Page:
The number of nations in the world is staggering. Their areas, locations, populations, national symbols, emblems, and flags are all unique from one another. Learning about the flags of other countries is a fascinating topic. Have you ever been curious about the history of a country’s flag, the meaning of its symbols, or the significance of its colors? If that’s the case, you’ll enjoy reading this!
Today we will explore the only countries flying green and white flags around the world. There are currently only three countries with these two colors adorning their flags. Let’s explore what each of these flags represents to their nation and what these specific colors signify to them.
1. Nigerian National Flag
Michael Taiwo Akinkunmi conceived of the idea for the flag of Nigeria in 1959 after a contest was held by the National Planning Committee to determine the flag’s design. Over 3000 entries in all were received. The chosen flag has three horizontal green, white, and green stripes. On October 1, 1960, the country’s day of independence, this design was formally adopted as the national flag!
The green represents agriculture, and the white represents strength and unity. Akinkunmi selected the colors because of their historical significance; he wanted the flag to represent optimism for the Nigerian people. Since Nigeria’s independence, the flag has been flown proudly over the country’s capital and major cities.
2. Pakistani National Flag
Three days before the Partition of British India, on 11 August 1947, the All-India Muslim League adopted the flag of Pakistan at a meeting of the Constituent Assembly of Pakistan. This flag would go on to become the official flag of the Dominion of Pakistan. When a constitution was enacted in 1956, it was kept, and it is still used as the national flag of the Islamic Republic of Pakistan today. The flag of Pakistan is green with a white stripe to the left and a white crescent and star. It holds much symbolism and is even mentioned in the third stanza of the nation’s anthem.
The vast majority of the country’s population is Muslim, as indicated by the field’s dark green tone. Additionally, the flag features a single white, vertical stripe to its left. The people of color are represented by the bar. The religious significance is attributed to the crescent moon in Islam because of the hope it represents for the future. Lastly, the star is a symbol of enlightenment and wisdom.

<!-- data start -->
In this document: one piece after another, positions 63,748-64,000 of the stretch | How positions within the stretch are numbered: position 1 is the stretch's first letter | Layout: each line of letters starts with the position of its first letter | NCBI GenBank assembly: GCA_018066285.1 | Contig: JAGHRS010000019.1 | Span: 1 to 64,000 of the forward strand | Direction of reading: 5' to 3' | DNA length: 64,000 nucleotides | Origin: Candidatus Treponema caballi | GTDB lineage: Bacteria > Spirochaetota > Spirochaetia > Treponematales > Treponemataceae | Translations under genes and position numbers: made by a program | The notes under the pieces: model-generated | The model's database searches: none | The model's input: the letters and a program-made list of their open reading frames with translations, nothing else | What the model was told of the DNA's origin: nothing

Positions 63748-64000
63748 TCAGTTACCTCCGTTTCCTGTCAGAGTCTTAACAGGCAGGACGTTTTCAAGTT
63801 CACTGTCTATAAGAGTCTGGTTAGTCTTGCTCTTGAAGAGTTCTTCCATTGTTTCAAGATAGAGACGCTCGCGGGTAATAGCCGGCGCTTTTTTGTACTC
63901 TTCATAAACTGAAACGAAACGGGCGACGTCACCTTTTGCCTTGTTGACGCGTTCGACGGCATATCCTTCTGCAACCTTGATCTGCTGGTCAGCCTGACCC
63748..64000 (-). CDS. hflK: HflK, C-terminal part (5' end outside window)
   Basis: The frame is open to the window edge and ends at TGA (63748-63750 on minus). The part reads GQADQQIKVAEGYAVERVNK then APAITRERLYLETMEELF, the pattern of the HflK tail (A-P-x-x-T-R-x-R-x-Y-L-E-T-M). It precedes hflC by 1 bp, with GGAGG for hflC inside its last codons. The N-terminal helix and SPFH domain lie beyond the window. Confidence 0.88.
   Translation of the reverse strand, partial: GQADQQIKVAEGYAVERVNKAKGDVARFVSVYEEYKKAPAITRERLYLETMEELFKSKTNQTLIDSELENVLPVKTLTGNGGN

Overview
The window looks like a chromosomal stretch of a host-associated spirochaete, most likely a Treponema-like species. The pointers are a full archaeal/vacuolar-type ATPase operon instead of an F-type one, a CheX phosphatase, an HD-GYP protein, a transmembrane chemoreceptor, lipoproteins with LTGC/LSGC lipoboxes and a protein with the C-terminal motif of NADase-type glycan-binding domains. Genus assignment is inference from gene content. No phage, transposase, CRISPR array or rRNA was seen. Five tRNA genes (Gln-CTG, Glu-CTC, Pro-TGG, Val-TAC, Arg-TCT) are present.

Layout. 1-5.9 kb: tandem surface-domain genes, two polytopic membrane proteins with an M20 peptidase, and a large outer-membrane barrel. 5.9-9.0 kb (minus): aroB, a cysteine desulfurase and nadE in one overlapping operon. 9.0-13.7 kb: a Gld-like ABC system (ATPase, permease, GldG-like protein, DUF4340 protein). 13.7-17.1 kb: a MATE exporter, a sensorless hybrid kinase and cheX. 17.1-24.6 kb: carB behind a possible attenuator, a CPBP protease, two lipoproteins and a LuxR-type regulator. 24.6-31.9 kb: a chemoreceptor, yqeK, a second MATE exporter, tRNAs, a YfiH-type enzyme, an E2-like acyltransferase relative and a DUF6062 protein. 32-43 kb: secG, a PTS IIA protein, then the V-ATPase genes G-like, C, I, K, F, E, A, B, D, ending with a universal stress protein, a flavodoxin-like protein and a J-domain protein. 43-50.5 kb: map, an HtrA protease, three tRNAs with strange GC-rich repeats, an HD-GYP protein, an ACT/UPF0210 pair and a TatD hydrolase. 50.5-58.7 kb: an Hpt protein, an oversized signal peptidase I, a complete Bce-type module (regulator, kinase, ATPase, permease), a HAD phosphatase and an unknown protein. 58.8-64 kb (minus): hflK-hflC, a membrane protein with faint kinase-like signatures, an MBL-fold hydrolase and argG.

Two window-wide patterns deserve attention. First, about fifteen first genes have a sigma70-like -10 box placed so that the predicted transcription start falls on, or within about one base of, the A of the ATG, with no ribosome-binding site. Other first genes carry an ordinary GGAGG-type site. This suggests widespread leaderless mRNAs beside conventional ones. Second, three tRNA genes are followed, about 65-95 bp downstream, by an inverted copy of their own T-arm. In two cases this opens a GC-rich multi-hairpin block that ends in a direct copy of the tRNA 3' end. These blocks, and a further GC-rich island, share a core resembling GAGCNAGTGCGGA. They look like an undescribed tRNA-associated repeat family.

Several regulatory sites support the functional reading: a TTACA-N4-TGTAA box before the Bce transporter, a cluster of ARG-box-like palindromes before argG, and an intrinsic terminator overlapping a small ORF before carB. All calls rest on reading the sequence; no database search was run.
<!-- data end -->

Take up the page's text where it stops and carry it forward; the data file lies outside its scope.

3. Saudi Arabian National Flag
In 1932, Hejaz and Nejd merged to form what is now known as Saudi Arabia. The flag is green with a white vertical stripe and features a white slogan and a sheathed scimitar (sword). In 1934, the width of the white vertical stripe was halved, and by 1938, it had been eliminated entirely. 1973 saw the introduction of the current flag.
The flag of Saudi Arabia is dark green and features the Muslim creed. Underneath the creed, a white sword is seen. Islam is symbolized by the color green. Swords are a symbol of fair and efficient judicial processes. The words “There is no deity but Allah; Muhammad is the Messenger of Allah” make up the creed or shahada that is displayed on the flag. In an interesting twist, the flag reads the same left to right as it does right to left, and the shahada has the same meaning either way. Initially introduced in 1973, this flag is still in use today.
Although many flags across the world, cities, states, and countries alike hold both of these colors, the three we explore today are the only nations in the world to use only green and white in their designs. The colors used in a flag’s design are often the first thing people notice. Although each color has its own meaning based on each nation’s history and culture and there isn’t universal agreement on what each of these hues represents, there are some commonalities.
White is typically associated with peace and unity. Additionally, it may represent openness and peace. It can stand in for snow on the mountains as a natural metaphor. Green is a unique color that is typically associated with meanings pertaining to the natural world. Some examples of these are farmland, grasslands, woodlands, and other landscapes typical to a given country. However, green also has religious connotations and is associated with feelings of love, hope, and joy. Others think it’s a symbol of prosperity, wealth, and fertility.
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